HIGH PROFILE INSIDER TRADING PROBE

Professional golfer Phil Mickelson was reportedly interviewed by the FBI last Thursday in connection with an ongoing Securities & Exchange Commission insider trading probe. According to the Wall Street Journal the SEC is looking into whether well know investor Carl Icahn and others improperly traded on non-public information. Mickelson is not believed to be a specific target of the investigation. Photo by Steven Newton CC Attribution 2.0 Generic While there are many unanswered questions, the basic facts are that in February 2011 Icahn began investing in Clorox, Co. and in short time accumulated a 9.1% stake in the company. Then on July 15, 2011 Icahn made a 10.2 billion dollar offer to purchase the company. As a result of this tender offer the stock price jumped significantly. There was apparently suspicious options trading activity in the days leading up to the tender offer. While not stated specifically the question is whether Icahn tipped off others about the tender offer who then purchased options prior to the tender offer being announced. Based on the limited factual information available, it is unclear what specific securities laws, if any, may have been violated. The Wall Street Journal also reported that this particular probe is part of an increased focus by the SEC on insider trading since 2008. During this time 90 people have been formally charged leading to a whopping 85 convictions and guilty pleas. The remaining 5 cases remain...

CELL PHONES PROTECTED FROM WARRANTLESS SEARCHES

The Supreme Court of the United States in a unanimous decision ruled that the police may not search your cell phone without a warrant simply because you have been arrested. FACTS The decision involved two separate cases. In the first case David Riley was stopped by a police officer for driving with an expired tag. During the stop the officer learned that Riley’s license had been suspended and the car was impounded. An inventory search of the car was then conducted and Riley was arrested for possession of concealed and loaded firearms. During the search of Riley incident to his arrest, his “smart pho, Riley was charged with additional crimes. Prior to trial Riey’s attorney moved to suppress all evidence that the police had obtained from his cell phone. In the second case, an officer performing routine surveillance saw Brima Wurie make a drug sale from a car. Wurie was arrested. At the police station her two cell phones were taken. The officers noticed that one of the phones was repeatedly receiving calls from a particular number. They used the an online directory to trace the number to an apartment where after executing a warrant crack cocaine and other drug related items were found. The lawyer for Wurie moved to suppress the evidence arguing that it was the fruit of an unconstitutional search of the cell phone. OPINION The Fourth Amendment provides that people have the right to be secure from unreasonable searches and seizures. Generally for a search to be reasonable, a warrant is required. Without a warrant a search is only reasonable if it falls within a...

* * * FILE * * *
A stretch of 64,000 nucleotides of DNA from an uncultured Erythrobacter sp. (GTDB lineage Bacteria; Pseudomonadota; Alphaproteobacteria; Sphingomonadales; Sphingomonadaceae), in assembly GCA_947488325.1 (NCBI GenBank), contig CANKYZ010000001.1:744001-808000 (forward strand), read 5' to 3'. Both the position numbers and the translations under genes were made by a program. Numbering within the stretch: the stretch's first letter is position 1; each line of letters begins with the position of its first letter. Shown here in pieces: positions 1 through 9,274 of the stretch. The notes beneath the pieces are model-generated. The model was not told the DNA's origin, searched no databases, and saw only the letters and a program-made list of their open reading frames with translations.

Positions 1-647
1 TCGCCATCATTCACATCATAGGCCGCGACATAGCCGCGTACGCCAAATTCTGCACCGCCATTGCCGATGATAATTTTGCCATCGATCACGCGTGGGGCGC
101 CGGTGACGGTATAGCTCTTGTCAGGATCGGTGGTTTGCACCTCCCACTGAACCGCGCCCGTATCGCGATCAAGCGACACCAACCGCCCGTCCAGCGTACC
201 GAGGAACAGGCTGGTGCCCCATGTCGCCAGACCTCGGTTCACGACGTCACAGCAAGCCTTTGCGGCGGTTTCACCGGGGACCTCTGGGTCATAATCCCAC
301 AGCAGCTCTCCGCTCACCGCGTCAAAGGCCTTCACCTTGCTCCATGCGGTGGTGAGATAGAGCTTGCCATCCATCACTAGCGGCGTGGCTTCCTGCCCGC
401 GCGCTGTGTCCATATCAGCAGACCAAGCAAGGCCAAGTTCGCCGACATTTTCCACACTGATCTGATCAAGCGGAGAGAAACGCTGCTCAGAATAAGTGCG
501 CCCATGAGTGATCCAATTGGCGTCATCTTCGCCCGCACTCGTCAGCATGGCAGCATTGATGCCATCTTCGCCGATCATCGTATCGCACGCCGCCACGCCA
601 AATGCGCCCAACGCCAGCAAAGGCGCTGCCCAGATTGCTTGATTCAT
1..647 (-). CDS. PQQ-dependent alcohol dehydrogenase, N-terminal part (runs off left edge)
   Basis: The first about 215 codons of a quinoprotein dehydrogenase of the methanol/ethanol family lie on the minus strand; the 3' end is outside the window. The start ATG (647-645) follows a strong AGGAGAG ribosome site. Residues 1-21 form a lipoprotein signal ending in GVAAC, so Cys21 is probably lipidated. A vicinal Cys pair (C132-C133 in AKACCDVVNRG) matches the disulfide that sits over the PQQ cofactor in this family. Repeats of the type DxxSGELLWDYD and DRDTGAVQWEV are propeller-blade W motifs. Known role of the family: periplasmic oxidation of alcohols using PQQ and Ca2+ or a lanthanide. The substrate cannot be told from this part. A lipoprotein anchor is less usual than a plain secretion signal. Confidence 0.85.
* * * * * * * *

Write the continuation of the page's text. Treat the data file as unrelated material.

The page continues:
THE SECURITIES AND EXCHANGE COMMISSION’S HOME FIELD ADVANTAGE

Securities and Exchange Commission The expansion of the rule making powers of our federal bureaucratic agencies has led to the increasing use of in-house judges to decide regulatory enforcement actions. Currently more than two dozen federal agencies regularly use in-house administrative law judges. One of those agencies is the Securities and Exchange Commission. The SEC has been in the news lately as it attempts to defend its own increased use of in-house judges as a result of the Dodd-Frank financial reform law. For many years critics of the SEC’s administrative process have claimed that the process is suspect because the SEC gets to hand pick the judge who will decide the case. Not surprisingly, getting to pick the judge gives you a significant home field advantage. According to the Wall Street Journal, between October 2010 and March 2015 the SEC won 90% of the cases which were decided by its in-house judges. This 90% success rate is much better than 69% success rate the SEC achieved over the same period when the enforcement action was brought in a federal court. The SEC’s home field advantage continues on appeal where the initial review is before the SEC’s own Commissioners rather than a federal appeals court. According to the Wall Street Journal, on the Commissioners found in favor of the SEC 95% of the time. The SEC’s justification for using internal administrative law judges is that the process is faster and more efficient than cases in federal court. Obviously, one of the reasons that the process is faster is because the due process rights of the accused are limited. Although the...